Preservationists fighting to stop the construction of retail shops in the courtyard of a historic church on the Lincoln Road Mall won a key ruling Friday that keeps alive their appeal of the project.
The Miami Design Preservation League (MDPL) has fought for months to block Tristar Capital from erecting a two-story building on the lawn of the Miami Beach Community Church. After losing twice before the city’s Historic Preservation Board, the organization won the right Friday from a Miami Beach hearing officer for a reconsideration of a petition for rehearing of the project’s approval.
The group’s appeal focuses in large part on the appropriateness of a $500,000 payment from the developer to the church.
Leaders of the church, built in 1920 by Beach pioneer Carl Fisher, are adamant that the money was a standard rent payment as part of a 50-year, $100 million lease agreement with TriStar, money crucial for a cash-strapped church. Preservationists, however, say the “donation” appears to have been used to sway a congregation vote on the project’s design, and should have been disclosed to the city in May when the developer and church sought approval for the project.
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Special Master Warren Bittner partially agreed with MDPL Friday and ordered the Historic Preservation Board to reconsider the petition for a rehearing of the project and ponder the issue of whether the “donation” should have been disclosed.
He rejected the church’s explanation that the money was part of an upfront rent payment. He also criticized the board’s handling of the previous appeal proceedings, saying it appeared the board’s chairman and attorney were pressuring board members into voting against the appeal by requiring them to explain their reasoning.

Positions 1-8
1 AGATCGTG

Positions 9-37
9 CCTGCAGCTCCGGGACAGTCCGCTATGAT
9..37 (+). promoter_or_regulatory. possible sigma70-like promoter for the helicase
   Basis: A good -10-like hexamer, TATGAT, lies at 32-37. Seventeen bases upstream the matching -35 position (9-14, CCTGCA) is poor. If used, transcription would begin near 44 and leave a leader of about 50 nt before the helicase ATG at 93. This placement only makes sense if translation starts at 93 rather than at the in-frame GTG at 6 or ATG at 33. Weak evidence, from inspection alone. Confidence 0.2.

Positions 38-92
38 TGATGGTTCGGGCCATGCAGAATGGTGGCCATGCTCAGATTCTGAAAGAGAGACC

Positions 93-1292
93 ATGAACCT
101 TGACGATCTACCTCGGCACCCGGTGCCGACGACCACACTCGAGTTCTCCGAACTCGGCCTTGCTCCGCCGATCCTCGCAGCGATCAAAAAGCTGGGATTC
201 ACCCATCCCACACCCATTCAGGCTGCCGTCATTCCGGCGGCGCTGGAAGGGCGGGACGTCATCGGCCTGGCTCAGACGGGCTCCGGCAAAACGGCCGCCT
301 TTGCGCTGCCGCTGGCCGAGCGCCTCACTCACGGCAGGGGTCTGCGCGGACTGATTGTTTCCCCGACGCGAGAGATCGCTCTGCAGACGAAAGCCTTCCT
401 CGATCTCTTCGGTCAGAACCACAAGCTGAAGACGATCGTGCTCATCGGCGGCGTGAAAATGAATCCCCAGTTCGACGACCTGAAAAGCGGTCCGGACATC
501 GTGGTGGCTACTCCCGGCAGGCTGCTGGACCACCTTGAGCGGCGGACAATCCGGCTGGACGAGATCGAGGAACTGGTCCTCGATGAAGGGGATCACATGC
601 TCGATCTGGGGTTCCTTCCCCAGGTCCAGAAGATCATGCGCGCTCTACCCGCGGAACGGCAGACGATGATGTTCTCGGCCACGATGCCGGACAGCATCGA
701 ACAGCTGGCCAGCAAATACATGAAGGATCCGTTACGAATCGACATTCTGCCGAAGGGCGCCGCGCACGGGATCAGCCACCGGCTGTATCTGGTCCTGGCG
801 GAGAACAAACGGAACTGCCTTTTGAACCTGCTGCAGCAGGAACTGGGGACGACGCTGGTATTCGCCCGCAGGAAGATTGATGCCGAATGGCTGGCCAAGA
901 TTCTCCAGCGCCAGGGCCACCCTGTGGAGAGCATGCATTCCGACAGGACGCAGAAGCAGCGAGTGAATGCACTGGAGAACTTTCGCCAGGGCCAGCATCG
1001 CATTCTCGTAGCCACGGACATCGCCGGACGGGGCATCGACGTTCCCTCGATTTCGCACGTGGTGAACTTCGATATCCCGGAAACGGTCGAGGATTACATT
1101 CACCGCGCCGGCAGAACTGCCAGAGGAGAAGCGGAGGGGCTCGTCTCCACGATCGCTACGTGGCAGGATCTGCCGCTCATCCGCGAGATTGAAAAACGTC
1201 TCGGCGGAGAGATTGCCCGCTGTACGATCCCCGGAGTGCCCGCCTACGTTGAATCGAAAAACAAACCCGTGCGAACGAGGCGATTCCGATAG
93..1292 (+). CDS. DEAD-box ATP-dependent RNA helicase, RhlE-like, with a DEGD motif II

“In this particular case, the church was given a donation of $500K that was predicated on receiving an approval of a majority of their congregation members approving this design,” said Daniel Ciraldo of MDPL. “This donation was not your typical lessee-lessor donation. It was something given as a non refundable gift in order to obtain the approval for this very controversial 40 foot building in the courtyard.”
The ruling was a blow to TriStar and the church, which approved the project almost a year ago. Rev. Harold “Hunter” Thompson said Friday night that the church’s board is dismayed by the ruling but will push on. He disputed Bittner’s conclusion about the “donation,” saying the special master misunderstood the facts.
Regardless, he said the law requiring disclosure of payments wouldn’t apply either way to a contractual agreement.
“We think we have a strong application. A strong case. The Bittner ruling was a bit of a setback,” said Thompson. “But we’ll be glad to go back to the Historic Preservation Board and make our case.”
While Bittner’s decision doesn’t ensure a victory for preservationists, it does guarantee that the fight over the project will continue to be hashed out at Miami Beach City Hall and Tristar’s project will at the least be further delayed.
The debate over the courtyard has raged since December, when church leadership announced the plan, saying it would shore up the church's finances, which were running at a deficit of $30,000 a month. A long-term lease would give the church money to continue its programs, and expand its membership, Thompson said.
Preservationists argued the building would not only block views of the church, but would be built in a courtyard that Fisher stipulated in a 1920 deed restriction should remain open. Thompson counters that church leaders are doing everything they can to save the church, and that the fight has grown beyond preservation into something personal.
“We’ve done everything that’s been asked of us and still we’re questioned. And I’m beginning to wonder, at what point did this stop being about preservation?” said Thompson. “We’re here to save a church, a beautiful campus, and continue to be a ministry for the next 100 years. That’s what this deal is about. It’s an end to a means.”
Ciraldo said there are other options, like building the project on a lot behind the church, where MDPL once held its offices.
“We do have roots and we care about the church,” said Ciraldo. “But there’s some real serious questions going on here.”